Yes, it may be "inconvenient" to require background checks, and gun locks, and registration of firearms, but a little inconvenience is a small price to pay for greater safety and the saving of lives that would otherwise be lost. I have no illusions that such measures will completely stop acts of violence by those who are fully intent on doing so, but we can lessen the number of such acts by changing the political, social and mental environment of our violence prone culture. The political is personal, and the personal is political.

That 14-year-old youth, Alexis, saw this clearly and offered this further bit of wisdom from her astute young mind:

Our society is desperately trying to save America’s youth from violence, drugs, and other problems. We shake our heads not knowing what to do. Is it so hard to find the solution because we are the problem? We need to promote tolerance, acceptance, and understanding—with parents, teachers, coworkers, fellow students, the government, the girl next door, and that scary kid in black. For after all, we are they.

 

I close with a prayer from my colleague, the Rev. Robert Walsh, minister of the First Parish in Duxbury, which he wrote for the Sunday after the tragedy in Littleton.

PRAYER AFTER LITTLETON

We have seen visions, we have heard stories, of children killing children, children wounding children, children armed for violence, acting out a fantasy of vengeance, cruelty and self-destruction.

O God who comes among us in the ancient stories as a child, O God whom we know in part because we have felt the presence of miracle and mystery in children, be with us as we fear for our children. We fear that they may be injured by forces that strain our understanding, forces that we do not know how to protect them from, forces that work their evil through such familiar presences as other children.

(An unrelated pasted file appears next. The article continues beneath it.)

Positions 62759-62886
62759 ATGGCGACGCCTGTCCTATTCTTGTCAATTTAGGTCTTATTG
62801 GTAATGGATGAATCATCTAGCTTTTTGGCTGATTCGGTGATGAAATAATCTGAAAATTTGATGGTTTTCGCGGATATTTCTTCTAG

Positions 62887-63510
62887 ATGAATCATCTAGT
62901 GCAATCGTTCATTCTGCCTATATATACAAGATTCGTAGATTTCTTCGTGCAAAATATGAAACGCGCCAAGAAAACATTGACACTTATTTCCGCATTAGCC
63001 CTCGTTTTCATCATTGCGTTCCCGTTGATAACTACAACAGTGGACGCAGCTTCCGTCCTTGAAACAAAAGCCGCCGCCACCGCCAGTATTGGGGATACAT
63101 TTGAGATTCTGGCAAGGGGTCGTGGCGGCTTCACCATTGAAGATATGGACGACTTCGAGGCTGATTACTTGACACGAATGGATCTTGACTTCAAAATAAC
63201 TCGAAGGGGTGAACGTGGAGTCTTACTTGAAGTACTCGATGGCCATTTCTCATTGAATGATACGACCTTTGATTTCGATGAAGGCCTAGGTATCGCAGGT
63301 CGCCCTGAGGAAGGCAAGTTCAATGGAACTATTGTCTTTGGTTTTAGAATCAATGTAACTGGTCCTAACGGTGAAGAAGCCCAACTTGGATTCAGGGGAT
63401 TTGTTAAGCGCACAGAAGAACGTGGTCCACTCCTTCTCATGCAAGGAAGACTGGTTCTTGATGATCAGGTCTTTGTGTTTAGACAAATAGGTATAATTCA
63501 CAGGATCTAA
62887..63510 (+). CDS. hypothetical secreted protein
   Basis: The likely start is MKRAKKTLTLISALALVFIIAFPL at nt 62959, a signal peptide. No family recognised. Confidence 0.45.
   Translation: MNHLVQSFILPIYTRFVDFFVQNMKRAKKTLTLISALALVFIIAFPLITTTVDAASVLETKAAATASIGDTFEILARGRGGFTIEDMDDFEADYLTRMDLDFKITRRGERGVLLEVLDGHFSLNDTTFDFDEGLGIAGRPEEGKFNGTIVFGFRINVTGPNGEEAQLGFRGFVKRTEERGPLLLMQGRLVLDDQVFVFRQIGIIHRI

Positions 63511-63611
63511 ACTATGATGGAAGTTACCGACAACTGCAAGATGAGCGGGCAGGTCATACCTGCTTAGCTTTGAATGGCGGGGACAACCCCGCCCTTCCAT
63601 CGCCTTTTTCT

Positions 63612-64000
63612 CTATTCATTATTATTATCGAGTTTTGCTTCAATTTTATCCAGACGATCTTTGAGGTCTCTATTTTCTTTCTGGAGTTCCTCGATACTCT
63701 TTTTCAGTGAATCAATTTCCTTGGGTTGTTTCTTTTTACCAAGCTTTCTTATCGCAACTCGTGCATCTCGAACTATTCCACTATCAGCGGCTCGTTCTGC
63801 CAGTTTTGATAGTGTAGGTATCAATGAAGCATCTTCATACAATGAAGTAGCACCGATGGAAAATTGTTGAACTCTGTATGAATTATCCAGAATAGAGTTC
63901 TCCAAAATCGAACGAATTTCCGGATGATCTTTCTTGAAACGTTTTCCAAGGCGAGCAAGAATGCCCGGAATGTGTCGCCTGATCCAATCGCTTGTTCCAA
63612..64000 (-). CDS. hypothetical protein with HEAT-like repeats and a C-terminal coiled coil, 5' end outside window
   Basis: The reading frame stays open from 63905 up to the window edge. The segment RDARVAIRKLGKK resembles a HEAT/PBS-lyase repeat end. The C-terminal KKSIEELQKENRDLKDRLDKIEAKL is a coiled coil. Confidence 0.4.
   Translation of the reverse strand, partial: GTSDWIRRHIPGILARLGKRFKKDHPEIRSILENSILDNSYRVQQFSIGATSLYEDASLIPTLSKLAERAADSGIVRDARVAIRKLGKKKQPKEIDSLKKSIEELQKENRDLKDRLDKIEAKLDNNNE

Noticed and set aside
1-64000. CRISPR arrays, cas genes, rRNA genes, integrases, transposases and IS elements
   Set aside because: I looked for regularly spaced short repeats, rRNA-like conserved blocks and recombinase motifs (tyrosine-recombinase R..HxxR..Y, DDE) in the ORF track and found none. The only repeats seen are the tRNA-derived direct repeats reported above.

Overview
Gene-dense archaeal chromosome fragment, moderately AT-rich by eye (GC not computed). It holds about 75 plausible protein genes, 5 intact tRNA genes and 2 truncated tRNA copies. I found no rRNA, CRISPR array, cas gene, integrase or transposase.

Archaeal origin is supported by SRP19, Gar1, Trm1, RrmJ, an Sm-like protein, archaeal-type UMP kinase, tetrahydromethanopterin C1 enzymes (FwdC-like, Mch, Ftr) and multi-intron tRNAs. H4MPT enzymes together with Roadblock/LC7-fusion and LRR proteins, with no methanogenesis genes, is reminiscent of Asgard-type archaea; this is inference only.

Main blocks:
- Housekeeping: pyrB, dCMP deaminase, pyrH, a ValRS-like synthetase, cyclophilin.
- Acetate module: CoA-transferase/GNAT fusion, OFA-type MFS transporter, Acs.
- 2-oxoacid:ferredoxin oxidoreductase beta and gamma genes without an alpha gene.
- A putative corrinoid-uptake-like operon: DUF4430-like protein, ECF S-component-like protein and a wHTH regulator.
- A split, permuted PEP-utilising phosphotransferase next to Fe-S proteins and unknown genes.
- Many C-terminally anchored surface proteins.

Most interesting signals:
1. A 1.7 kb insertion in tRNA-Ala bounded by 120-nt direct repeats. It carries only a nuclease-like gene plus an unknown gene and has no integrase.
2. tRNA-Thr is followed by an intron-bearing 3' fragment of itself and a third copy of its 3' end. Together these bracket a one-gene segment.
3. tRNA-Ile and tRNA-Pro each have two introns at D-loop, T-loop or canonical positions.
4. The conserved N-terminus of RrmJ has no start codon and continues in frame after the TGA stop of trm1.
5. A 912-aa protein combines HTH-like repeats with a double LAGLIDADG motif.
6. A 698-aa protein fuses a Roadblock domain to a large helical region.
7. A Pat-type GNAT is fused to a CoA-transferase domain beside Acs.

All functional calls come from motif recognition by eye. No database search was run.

We fear that our children will be afraid, afraid of school, afraid of other children, afraid of the world, afraid of life. Perhaps the worst of our fears is that our children themselves will become carriers of the violence.

Help us to avoid the tempting conclusion that punishing someone is an adequate response to the brokenness of our times. There may be punishing to do, but that will not heal us or make us whole. What is required of us is the steady, frustrating, hard-to-figure-out, long-term work of loving our neighbor and caring for the children, all of the children. This is what we are called to do in the times between the crises, between the explosions of violence, between the shocking images. Help us find the wisdom and the courage to do that work.

Let our prayers and thoughts be with all the children who died in Littleton, Colorado, and those who were injured, and their families and friends, and their community in its sorrow. And in our individual lives, and as members of families, and in our collective work as members of a neighborhood and a town and a state and a nation, and as members of the human race, let us remember and care for all the children. Amen.